Tackling cardiovascular conundrums
“Although Aesculapius himself applies the herbs, by no means can he cure a wound of the heart.”
To be sure, progress has been made since the Roman poet Ovid wrote those lines more than 2,000 years ago in the Epistulae ex Ponto. But heart disease remains the number one cause of death in the world. In the U.S. in 2021, according to the Centers for Disease Control and Prevention, one in five deaths were related to heart disease. The World Health Organization estimates that globally 17.9 million people die each year from cardiovascular diseases.
Researchers at NEOMED are working to change that.
The Heart and Blood Vessel Disease Research Focus Area (HBVD RFA) at NEOMED advances the understanding of cardiovascular diseases with the goal of going beyond stopping their progression and, ultimately, curing them.
“We attack [research questions] from a multidimensional point of view,” HBVD RFA director William Chilian, Ph.D., FAHA, FCVS, said. Studies in the RFA focus on blood vessel growth, ischemic heart disease and heart failure, stem cells and regenerative medicine, and vascular disease.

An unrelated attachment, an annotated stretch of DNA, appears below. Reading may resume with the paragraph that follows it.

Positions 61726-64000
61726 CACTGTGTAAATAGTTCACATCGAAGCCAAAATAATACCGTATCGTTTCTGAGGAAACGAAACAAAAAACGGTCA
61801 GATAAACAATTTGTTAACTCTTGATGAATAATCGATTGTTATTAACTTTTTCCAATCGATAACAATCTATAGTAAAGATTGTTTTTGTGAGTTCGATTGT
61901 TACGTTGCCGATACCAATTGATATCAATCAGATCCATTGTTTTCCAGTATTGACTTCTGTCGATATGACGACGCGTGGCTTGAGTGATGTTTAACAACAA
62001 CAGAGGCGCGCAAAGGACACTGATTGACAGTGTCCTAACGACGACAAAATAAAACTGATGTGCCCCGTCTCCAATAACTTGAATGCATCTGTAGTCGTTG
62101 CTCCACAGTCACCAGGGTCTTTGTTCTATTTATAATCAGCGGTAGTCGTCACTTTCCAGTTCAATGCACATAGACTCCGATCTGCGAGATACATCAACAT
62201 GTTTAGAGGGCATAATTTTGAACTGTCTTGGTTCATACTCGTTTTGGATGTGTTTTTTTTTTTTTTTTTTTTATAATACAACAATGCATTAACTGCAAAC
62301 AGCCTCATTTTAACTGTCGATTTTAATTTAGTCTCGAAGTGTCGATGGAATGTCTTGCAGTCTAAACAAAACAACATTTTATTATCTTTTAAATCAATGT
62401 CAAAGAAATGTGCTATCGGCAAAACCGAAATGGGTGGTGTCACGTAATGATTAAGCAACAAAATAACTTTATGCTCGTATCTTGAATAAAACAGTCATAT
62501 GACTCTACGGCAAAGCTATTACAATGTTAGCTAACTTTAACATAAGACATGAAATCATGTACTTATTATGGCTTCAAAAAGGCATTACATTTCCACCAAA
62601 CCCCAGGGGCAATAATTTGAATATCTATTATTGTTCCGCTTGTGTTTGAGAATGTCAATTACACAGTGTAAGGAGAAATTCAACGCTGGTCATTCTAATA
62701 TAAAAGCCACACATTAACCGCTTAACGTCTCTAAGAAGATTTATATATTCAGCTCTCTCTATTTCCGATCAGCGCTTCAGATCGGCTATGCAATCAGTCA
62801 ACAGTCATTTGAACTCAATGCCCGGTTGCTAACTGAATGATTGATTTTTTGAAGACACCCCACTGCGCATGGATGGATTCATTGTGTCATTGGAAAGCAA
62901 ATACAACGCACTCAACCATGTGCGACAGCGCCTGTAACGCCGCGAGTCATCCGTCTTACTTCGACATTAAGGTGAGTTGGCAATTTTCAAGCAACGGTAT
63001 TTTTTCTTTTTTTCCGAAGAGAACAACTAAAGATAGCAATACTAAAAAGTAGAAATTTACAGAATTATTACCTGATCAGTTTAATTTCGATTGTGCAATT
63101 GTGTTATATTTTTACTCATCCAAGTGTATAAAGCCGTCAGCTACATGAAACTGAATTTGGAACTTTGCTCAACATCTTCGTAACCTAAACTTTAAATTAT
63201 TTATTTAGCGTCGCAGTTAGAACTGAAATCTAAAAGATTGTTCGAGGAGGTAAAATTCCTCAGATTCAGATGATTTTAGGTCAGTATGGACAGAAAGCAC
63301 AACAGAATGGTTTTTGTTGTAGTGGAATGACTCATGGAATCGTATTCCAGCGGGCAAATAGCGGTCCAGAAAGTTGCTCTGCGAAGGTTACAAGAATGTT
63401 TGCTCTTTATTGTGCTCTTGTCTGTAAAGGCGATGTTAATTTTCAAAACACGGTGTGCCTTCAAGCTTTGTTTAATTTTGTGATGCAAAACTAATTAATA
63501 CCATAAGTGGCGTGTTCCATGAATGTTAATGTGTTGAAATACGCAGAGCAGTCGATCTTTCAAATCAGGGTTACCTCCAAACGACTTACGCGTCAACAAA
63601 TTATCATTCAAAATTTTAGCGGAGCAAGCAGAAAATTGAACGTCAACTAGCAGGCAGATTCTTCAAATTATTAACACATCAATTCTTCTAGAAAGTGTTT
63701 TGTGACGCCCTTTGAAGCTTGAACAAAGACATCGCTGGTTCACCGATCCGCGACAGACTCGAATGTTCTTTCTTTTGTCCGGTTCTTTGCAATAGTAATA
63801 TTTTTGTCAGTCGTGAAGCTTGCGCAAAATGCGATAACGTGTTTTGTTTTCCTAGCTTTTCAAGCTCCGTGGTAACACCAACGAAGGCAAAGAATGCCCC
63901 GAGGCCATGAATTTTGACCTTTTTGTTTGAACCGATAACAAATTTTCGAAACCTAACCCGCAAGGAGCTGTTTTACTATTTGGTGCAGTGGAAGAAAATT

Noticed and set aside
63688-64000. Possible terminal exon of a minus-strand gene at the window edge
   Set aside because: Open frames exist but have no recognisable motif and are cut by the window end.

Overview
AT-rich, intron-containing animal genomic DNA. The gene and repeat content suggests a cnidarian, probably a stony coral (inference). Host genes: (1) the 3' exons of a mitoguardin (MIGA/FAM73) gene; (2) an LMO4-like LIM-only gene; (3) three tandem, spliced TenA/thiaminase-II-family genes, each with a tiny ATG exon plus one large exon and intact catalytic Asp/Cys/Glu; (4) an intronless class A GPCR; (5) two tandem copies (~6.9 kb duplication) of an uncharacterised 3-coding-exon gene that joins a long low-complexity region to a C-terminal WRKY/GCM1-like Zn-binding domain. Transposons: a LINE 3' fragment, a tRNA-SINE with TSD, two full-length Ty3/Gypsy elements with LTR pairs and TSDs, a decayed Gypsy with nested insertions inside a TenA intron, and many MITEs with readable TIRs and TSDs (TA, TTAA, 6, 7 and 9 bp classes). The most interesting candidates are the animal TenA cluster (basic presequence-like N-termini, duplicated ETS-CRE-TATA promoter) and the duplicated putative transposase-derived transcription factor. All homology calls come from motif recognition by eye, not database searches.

In his own lab, Dr. Chilian studies what he calls “clinical conundrums of cardiology.” Those include Takotsubo cardiomyopathy, heart failure with reduced ejection fraction, heart failure with preserved ejection fraction, and myocardial ischemia with no obstructive coronary arteries (INOCA). Publications of his research have been cited 19,495 times, and with an h-index of 81, Dr. Chilian certainly ranks among the Key Opinion Leaders of NEOMED.
It Starts with the Science
Joseph Pietrolungo, D.O., vice chairman of the Department of Cardiology at Summa Health, has treated patients with heart disease for nearly 30 years.
“Heart failure is the final manifestation of many forms of heart disease. There’s no one size fits all,” he noted.
He is hopeful that research like that done at NEOMED can provide the basis for new and better treatments for his patients.
“It always starts in the laboratories with an idea,” Dr. Pietrolungo said. “The science is what will make those diseases easier to treat and hopefully, someday, completely out of our population.”